3.      As we move into Hitchcock's Hollywood years, his scores will take on more importance than they did during the British years. Music will play a big role in Shadow of a Doubt. The film's score is by Dimitri Tiomkin, the first of four film scores that the composer will create for Hitchcock. What effect does the Tiomkin score have on the mood, atmosphere, and even the pace of this opening scene? 

 

The music is absolutely chilling! Because Charles Spencer so carefully conceals his nature and motives, as mentioned before, it is the technical aspects of the film which give him away as someone not to be trusted. Dimitri Tiomkin’s score adds to corroboration with the film in exposing Charles.

 

The music builds up when Charles looks out the window and prepares to head out. Then goes soft once Charles heads out the door in order to build the suspense, as the audience is not sure how Charles will handle his “not friends” outside. However, once he spots them, Charles directly faces them (as well as facing the camera and the audience respectively) and walks right toward them.

 

Once Charles walks right past them, the music quiets down. But, there is still something very menacing about the banging of the keyboard, which happens once Charles walks past and the men are watching him walk off in the distance and follow him. As if by choosing to follow him, they’ve chosen a very dangerous path to take. 

Share this post


Link to post
Share on other sites

 

  1. As mentioned in the curator's note, this scene operates as a prelude to the main story. What do learn about the character of Uncle Charlie in this prelude? Be specific.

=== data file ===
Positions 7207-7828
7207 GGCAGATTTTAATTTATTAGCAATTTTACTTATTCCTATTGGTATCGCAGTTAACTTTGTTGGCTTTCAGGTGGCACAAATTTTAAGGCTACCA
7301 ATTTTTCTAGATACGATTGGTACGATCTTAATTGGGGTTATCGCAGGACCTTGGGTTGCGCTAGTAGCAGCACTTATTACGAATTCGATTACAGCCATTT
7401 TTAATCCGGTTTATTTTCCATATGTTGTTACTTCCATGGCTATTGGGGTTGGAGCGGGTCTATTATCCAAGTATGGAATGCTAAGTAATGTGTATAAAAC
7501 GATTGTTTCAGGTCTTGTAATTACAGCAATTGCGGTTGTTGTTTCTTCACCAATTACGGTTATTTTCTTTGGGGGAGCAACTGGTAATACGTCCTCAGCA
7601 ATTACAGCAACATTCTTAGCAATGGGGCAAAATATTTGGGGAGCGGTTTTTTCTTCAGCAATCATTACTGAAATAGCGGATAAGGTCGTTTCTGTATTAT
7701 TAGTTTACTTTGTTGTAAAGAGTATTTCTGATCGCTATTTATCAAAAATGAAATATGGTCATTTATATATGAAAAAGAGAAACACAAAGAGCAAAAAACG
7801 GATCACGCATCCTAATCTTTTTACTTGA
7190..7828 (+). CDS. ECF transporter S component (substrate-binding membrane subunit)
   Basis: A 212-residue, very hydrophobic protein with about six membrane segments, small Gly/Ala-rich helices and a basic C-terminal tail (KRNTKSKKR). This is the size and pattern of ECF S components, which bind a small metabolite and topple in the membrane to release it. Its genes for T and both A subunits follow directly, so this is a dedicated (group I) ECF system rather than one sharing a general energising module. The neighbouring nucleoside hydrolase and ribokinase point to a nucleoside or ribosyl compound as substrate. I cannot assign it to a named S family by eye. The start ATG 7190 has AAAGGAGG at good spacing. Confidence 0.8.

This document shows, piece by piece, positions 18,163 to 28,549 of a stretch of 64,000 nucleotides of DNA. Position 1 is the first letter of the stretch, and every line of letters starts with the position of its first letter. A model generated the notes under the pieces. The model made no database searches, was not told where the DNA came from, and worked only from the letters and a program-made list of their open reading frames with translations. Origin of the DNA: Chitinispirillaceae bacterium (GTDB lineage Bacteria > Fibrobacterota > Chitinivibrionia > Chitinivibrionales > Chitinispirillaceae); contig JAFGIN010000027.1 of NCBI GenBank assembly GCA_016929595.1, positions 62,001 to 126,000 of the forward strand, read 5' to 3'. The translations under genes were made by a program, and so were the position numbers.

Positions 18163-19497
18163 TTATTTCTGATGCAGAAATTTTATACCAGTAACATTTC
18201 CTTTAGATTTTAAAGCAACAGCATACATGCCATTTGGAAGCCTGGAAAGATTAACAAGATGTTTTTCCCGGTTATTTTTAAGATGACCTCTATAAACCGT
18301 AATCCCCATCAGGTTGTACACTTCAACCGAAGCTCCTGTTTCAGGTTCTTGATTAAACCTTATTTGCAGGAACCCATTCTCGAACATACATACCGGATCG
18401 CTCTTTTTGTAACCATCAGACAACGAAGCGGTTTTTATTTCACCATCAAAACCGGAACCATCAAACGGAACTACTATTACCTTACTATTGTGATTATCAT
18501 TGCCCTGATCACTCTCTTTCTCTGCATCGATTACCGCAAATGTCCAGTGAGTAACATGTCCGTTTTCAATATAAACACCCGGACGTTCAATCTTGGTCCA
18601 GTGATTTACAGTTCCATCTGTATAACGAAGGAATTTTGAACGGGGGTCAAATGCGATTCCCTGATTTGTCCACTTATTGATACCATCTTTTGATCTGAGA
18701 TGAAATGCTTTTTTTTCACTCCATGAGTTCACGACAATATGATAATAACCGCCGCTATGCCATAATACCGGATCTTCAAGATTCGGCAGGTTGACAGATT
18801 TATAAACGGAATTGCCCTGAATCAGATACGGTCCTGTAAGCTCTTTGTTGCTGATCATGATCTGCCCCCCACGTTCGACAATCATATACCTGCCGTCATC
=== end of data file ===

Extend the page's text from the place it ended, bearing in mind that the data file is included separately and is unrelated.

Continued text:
An enigmatic man, Uncle Charlie exhibits many characteristics.  First of all, he seems to be nomadic.  His distaste for permanent residence is inferred by his out-of-place attire, his small boarding room, and his aloof and divergent personality from that of his apparent landlady.  Yet, his "friends" making their presence may state otherwise.  After Charlie sees his "friends," we find out that he is being chased, and his crime is given to us in the version of the song playing during this moment: the Merry Widow Waltz.  Uncle Charlie can charm when he pleases, but that is no match for his innate duplicity.   

  2. In what ways does this opening remind you of watching a film noir? If it doesn't remind you of a film noir, what makes the opening here different from the opening of a noir film like Siodmak's The Killers? (Note: If you haven't seen The Killers, it is fine to answer this question in general terms about your own personal expectations)

    It seems to be uncharacteristic to show playing children alongside an upbeat music score in a film noir.  However, Joesph Cotten makes up for the lack of noir in the subsequent shots.  A fantastic representation of this is the shot at 1:59: the darkness envelopes Uncle Charlie, and he does not seem to mind.  We also see cigars, suits, alcohol, detectives, and a man on the run, all indicative of a film noir.

  3. As we move into Hitchcock's Hollywood years, his scores will take on more importance than they did during the British years. Music will play a big role in Shadow of a Doubt. The film's score is by Dimitri Tiomkin, the first of four film scores that the composer will create for Hitchcock. What effect does the Tiomkin score have on the mood, atmosphere, and even the pace of this opening scene? ​​

​      The score heard in the first seconds of this scene reflect the mood that will come soon enough.           This happy and uplifting song mirrors the joyous lifestyle of young Charlie and her family, the               same family that Uncle Charlie will soon terrorize.  We also hear traces and even segments of             the Merry Widow Waltz, a defining song for Charles and his life.

Share this post


Link to post
Share on other sites

Create an account or sign in to comment

You need to be a member in order to leave a comment

Create an account

Sign up for a new account in our community. It's easy!

Register a new account

Sign in

Already have an account? Sign in here.

Sign In Now

New Members:

Register Here

Learn more about the new message boards:

FAQ

Having problems?

Contact Us